From an article in today's Wall Street Journal (sub req):
Google has paid a price for coming late to China. While the company's leaders debated its strategy there, Baidu.com Inc., a local rival in which Google last year bought a small stake, surged; it now ranks as China's most popular search site. That has left Google facing a rare uphill battle in the Internet search business it helped define. At a board meeting in July, Chief Executive Eric Schmidt cited "serious local competition" as a reason China topped his list of concerns, according to a court document.
"Probably we should have come earlier, but certainly better late than never," says Kai-Fu Lee, a longtime Microsoft Corp. official whose high profile in China was one of the reasons Google hired him in July to help run its new Chinese operation.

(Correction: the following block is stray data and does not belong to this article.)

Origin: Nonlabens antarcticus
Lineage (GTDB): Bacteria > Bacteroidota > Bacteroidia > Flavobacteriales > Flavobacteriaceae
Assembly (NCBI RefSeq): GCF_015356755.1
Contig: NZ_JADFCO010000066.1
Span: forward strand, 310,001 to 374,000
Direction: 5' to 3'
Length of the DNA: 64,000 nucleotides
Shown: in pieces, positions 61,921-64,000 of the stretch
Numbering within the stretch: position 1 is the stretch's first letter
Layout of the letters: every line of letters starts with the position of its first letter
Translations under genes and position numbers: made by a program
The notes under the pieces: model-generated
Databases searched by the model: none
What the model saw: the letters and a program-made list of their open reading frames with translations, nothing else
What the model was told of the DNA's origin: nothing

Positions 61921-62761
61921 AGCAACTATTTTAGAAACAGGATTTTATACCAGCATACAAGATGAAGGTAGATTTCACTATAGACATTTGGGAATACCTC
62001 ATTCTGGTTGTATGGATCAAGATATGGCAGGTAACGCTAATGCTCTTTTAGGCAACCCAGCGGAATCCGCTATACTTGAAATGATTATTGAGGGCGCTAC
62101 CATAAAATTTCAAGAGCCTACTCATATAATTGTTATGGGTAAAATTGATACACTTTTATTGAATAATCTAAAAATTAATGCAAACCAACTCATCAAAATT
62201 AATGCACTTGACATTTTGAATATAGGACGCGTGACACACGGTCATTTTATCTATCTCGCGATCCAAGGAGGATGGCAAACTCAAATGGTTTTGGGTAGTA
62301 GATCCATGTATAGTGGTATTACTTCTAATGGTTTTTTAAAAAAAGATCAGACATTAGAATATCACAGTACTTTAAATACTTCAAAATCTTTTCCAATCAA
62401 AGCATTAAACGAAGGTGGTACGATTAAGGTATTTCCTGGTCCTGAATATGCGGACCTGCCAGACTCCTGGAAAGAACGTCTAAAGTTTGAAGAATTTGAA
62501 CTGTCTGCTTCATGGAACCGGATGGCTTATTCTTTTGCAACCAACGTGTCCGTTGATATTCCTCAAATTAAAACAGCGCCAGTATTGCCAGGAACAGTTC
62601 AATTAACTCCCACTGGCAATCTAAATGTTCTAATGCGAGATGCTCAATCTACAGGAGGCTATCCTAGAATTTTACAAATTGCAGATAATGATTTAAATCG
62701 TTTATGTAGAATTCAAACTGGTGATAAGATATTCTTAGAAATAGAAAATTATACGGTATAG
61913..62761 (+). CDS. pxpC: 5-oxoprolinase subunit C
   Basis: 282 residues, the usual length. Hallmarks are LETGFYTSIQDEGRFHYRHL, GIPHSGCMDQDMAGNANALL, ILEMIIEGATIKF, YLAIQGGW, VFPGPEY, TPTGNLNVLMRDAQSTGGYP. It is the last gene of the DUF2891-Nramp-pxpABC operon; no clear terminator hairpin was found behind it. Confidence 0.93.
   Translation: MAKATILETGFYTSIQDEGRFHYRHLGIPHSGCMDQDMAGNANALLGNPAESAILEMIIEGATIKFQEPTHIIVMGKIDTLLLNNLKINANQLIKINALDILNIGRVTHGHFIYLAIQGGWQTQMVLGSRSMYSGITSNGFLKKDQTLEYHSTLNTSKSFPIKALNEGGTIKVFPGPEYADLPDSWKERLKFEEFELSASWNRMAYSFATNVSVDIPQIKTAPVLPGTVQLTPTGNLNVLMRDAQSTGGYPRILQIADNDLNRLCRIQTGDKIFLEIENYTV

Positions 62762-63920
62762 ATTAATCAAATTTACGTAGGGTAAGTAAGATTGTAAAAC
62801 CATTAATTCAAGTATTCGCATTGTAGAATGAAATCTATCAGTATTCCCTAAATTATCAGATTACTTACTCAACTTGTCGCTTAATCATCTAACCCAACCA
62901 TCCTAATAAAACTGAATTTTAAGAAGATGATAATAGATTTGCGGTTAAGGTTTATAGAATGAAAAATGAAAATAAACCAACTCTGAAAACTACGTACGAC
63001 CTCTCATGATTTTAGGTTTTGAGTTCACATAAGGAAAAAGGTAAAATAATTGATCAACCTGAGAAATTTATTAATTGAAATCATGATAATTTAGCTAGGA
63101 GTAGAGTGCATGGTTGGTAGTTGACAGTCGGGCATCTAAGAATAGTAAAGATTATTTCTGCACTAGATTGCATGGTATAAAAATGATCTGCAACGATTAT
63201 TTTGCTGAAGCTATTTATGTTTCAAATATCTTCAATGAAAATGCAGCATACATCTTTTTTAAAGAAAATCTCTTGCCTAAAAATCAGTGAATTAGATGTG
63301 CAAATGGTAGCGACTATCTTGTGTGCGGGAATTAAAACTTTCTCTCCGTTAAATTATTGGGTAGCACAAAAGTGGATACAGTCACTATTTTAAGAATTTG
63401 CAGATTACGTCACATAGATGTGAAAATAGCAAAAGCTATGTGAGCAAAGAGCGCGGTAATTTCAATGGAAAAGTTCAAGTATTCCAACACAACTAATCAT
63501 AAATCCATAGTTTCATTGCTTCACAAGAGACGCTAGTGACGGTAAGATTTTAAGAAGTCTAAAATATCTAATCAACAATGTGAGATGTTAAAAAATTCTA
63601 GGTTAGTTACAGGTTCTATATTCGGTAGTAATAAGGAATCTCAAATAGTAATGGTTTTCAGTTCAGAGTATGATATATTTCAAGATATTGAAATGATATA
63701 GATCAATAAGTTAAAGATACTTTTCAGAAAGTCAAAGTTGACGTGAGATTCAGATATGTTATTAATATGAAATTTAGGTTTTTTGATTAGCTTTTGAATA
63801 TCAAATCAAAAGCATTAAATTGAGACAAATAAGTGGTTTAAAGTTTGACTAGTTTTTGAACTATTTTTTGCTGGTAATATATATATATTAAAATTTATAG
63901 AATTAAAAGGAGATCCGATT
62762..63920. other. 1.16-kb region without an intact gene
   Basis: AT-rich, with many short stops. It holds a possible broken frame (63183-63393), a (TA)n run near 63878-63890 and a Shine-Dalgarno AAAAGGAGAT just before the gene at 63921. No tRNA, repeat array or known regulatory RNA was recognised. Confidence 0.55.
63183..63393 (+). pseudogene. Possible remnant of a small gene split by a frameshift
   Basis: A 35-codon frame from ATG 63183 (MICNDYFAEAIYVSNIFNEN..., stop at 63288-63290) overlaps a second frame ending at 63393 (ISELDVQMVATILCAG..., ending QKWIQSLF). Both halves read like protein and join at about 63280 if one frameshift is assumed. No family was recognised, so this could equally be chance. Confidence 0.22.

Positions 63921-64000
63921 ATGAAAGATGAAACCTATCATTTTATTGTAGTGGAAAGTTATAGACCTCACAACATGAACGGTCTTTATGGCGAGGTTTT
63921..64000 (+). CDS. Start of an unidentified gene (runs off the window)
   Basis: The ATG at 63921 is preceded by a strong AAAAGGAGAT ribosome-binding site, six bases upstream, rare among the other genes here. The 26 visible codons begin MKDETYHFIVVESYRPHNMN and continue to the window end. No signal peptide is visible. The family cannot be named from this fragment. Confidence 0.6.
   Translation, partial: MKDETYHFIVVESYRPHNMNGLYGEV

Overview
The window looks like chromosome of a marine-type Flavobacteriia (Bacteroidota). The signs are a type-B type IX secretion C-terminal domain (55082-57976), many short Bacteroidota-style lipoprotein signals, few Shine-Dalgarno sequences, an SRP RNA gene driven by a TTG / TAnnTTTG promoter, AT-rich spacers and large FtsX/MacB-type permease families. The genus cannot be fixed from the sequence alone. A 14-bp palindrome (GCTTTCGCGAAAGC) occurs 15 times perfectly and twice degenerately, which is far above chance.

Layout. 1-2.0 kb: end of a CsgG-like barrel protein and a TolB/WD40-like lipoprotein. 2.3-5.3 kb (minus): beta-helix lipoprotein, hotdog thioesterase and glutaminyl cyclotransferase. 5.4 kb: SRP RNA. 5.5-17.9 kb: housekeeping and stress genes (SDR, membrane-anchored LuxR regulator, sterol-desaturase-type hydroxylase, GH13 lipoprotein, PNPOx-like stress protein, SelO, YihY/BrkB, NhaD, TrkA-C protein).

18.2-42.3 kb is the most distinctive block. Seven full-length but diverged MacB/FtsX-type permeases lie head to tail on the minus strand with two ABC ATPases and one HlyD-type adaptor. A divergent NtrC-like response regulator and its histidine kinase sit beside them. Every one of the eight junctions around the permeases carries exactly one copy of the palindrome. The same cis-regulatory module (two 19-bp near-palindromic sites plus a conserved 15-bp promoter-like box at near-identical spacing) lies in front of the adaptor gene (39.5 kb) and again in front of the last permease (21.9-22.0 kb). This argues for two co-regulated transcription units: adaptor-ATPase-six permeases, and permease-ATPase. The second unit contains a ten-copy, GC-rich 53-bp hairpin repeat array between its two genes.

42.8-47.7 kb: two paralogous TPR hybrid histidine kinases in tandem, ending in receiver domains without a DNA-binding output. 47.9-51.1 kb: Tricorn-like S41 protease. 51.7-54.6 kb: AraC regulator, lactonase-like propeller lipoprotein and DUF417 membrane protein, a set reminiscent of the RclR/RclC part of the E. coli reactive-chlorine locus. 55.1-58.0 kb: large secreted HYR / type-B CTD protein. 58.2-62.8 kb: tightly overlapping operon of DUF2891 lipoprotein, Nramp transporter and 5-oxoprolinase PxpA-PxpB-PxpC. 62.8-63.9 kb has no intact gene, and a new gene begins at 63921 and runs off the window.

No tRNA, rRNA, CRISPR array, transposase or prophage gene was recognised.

Since Mr. Lee joined Google, the company has signed up a string of local partners to sell its online ads. Mr. Lee has been setting up a research and development center in Beijing and toured 25 Chinese universities to drum up interest in working there. Google is also preparing a marketing blitz.
Revenue flowing to search-engine companies in China is still relatively small but is growing rapidly. Research firm Shanghai iResearch Co. estimates Google had just $3.7 million in search-ad revenue in China last year, and says it ranked third in Chinese search traffic, after Baidu and the combined total for several sites run by Yahoo. Google doesn't disclose its Chinese traffic or revenue.